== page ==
Q. When you see yourself in the fifth set after three match points in the fourth, what's going your mind? How do you regroup?
MARIN CILIC: Well, at the tiebreak when I was going down a bit with the score I was, you know, obviously disappointed with that.
At that point I was mentally on a scale either left or right. I'm going to break or, you know, either -- I was asking myself, Am I going to change anything for the fifth set if it comes, or then I'm going to keep going with the same game plan?
Then I decided to, you know, stay mentally tough. You know, I was looking, thinking about third and fourth set. I didn't play poorly. You know, Jo came up with amazing shots in the critical points, especially on all three match points that I had he played great points.
I, you know, could have done of course something differently. Could have played some shots differently and pick different spots. But the way I was playing them, I didn't choose any bad shots or that I played bad points.
Just kept going with it. Sticked with my plan and stayed mentally tough and was very difficult day. Very demanding. Very, very hot, and of course a lot on the line for the match. Obviously with emotions and mentally was very exhausting.
So at the fifth set I was, you know, of course feeling a bit tired, but I was able to go through it.
Q. People who win Grand Slams say the hardest thing to do is come back and defend a Grand Slam. You're deep in the tournament now, so you must feel a certain amount of pride and relief to come this far even as a defending champion.
MARIN CILIC: Yeah, I would say the word "pride." I wouldn't pick the word "relief" in there. I came to the tournament knowing that I can play well here, that I, you know, just need few matches to get into the rhythm, and that's what happened.
I was feeling that, you know, I was starting to hit the ball much better. In the previous match with Chardy I finished with the third and fourth set really strongly. I was playing really good tennis.
Today, to beat Jo with, you know, a demanding day like this, it's of course a huge accomplishment.
Q. Also he's a very popular guy. How did you manage to steal the crowd away from him?
MARIN CILIC: Well, I don't think I stole the crowd. As, you know, they were of course forcing -- they want to see longer match obviously. That's always like it is.
I didn't mind, actually, them cheering for Jo. In the third set, when he won the third and especially when he held his serve to stay in the match when I had some match points, I just kept my coolness.
You know, at the end I used a little bit of emotions to pump the crowd at, you know, critical points. But I was, again, you know, in front and they were cheering again for Jo, but that's absolutely normal. It was great, great atmosphere. I really enjoyed the match.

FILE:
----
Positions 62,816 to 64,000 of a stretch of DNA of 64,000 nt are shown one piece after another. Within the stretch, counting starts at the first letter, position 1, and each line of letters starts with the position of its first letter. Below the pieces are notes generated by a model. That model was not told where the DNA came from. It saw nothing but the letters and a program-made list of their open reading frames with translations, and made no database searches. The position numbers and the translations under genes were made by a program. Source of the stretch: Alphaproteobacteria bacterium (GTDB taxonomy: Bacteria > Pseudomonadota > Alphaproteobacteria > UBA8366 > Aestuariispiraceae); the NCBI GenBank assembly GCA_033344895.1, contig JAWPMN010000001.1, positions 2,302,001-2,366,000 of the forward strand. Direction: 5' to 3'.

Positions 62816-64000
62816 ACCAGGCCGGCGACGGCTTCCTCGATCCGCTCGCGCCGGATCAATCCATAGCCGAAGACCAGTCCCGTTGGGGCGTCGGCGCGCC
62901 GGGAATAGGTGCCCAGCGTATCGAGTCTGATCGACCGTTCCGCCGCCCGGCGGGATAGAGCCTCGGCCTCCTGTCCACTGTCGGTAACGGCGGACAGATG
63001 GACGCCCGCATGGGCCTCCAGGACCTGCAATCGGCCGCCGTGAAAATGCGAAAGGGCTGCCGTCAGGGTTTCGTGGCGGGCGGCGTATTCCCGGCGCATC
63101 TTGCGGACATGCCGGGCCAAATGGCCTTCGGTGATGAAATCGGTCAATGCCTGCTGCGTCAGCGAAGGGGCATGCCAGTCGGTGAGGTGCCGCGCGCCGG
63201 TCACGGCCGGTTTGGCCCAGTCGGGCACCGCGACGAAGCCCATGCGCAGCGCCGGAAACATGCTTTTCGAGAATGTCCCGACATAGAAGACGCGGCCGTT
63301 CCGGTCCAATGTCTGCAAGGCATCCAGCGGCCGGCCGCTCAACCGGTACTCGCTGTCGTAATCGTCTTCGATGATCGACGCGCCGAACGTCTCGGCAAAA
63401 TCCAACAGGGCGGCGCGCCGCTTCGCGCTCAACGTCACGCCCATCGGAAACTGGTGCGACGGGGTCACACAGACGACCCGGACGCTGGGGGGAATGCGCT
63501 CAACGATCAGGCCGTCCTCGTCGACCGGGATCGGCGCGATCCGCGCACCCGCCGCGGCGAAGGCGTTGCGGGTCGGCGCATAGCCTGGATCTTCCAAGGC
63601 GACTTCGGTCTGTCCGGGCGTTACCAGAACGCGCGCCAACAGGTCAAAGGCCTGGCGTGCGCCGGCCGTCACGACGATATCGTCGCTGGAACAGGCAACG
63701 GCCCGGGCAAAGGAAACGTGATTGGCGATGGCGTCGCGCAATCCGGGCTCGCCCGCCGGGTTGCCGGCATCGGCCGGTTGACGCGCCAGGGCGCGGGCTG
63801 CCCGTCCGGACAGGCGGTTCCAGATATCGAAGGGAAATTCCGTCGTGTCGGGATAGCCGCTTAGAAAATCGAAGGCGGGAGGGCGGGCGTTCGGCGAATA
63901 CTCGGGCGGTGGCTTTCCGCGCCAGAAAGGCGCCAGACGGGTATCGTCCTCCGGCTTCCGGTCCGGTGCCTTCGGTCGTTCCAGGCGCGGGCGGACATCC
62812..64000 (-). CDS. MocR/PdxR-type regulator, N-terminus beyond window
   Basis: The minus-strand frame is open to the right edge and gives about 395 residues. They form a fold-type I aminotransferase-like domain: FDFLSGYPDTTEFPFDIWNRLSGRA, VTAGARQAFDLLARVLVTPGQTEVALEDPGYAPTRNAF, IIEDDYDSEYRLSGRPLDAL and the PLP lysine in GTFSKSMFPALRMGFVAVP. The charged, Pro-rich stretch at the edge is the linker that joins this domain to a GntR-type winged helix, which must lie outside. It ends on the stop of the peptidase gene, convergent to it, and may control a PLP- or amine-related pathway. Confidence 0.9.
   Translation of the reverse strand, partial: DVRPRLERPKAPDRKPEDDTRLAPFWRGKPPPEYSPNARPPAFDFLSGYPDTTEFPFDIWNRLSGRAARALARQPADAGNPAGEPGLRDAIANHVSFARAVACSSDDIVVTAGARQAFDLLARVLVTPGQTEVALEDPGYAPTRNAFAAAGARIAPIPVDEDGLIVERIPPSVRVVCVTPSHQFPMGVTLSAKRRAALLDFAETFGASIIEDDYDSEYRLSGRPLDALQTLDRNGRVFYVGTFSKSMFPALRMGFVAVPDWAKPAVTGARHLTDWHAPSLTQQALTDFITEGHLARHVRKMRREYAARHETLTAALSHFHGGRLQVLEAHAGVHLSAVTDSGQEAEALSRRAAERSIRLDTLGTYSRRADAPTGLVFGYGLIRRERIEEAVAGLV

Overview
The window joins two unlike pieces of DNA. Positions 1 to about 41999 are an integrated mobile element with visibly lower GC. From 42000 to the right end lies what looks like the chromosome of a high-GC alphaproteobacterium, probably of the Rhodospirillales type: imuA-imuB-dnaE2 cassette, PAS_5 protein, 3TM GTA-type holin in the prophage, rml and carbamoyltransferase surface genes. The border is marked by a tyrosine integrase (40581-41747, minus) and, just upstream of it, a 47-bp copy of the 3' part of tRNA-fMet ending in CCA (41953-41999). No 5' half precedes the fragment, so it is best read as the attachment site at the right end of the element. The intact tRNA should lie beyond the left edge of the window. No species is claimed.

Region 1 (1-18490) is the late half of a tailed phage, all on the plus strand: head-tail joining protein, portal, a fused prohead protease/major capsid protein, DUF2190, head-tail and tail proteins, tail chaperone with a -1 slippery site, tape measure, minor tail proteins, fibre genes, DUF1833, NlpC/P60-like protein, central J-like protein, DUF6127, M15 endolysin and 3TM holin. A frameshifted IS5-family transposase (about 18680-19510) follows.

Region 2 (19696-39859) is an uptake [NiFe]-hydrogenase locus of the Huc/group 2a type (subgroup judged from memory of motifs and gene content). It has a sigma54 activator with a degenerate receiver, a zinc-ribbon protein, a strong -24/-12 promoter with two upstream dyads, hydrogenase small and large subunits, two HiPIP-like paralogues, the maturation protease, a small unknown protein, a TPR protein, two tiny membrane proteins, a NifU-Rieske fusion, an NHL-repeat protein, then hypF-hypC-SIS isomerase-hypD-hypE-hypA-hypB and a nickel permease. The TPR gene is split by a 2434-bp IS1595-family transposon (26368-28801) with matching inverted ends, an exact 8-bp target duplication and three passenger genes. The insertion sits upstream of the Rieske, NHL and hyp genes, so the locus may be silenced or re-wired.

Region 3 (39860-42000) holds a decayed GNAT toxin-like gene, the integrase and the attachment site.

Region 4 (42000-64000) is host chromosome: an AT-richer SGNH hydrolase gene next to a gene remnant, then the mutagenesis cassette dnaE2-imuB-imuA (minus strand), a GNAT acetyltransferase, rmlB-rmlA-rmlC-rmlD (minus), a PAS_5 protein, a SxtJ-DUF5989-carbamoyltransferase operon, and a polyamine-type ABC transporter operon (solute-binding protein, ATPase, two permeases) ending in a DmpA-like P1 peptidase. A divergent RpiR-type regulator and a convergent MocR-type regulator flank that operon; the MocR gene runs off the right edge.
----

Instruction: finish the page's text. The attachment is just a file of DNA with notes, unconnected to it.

Q. How would you describe the respect that you have had coming back as a defending champion? Is it maybe less because we still have those named players: Federer and Nadal and Djokovic back, and you're still somebody who isn't as well known?
MARIN CILIC: Well, I felt that it was huge respect from even the tournament and people around and players around. I really felt that, you know, I'm coming differently to the tournament and I'm feeling differently.
You know, the things are set up completely different. I played several matches on the stadium, Arthur Ashe Stadium, and that, I think, there is no bad points, anything about it.
You know, just enjoying to play here.
Q. How does the absence at this stage of the tournament of Rafa and Andy Murray affect your chances, do you think?
MARIN CILIC: I don't think that matters much. Of course they are great players, but, still, you've got in the draw the guys who play the best these last 10 days. Obviously all of them have deserved their spot to be here.
You know, the names that are most of the time circling around. They are of course the best players. You know that they can play the best at most consistent time.
But, you know, these guys that are left in the tournament, they are very dangerous, can. They play well. There is Stan, there is Roger still in, Novak; even Anderson is playing great tennis.
So it's, you know, open field.
Q. Five sets. The ankle is doing okay?
MARIN CILIC: Yeah. Yeah, the ankle is doing okay. I was a bit scared after the match with Chardy, but it's all right. It's great to have also two more days until semis, actually three days.
Yeah, I think it's going to be okay.
Q. You sliced some dropshots at some critical moments. Were you trying to get him to move a lot because of his knee?
MARIN CILIC: I actually didn't plan that before the points or, you know, that I had that in the game. With Jo it's tough to get opportunities to, you know, play some dropshots.
I actually played a couple that were very critical at the end of the match, and obviously he had some problems with his knee. I felt his serve in the third set went down a bit with the speed.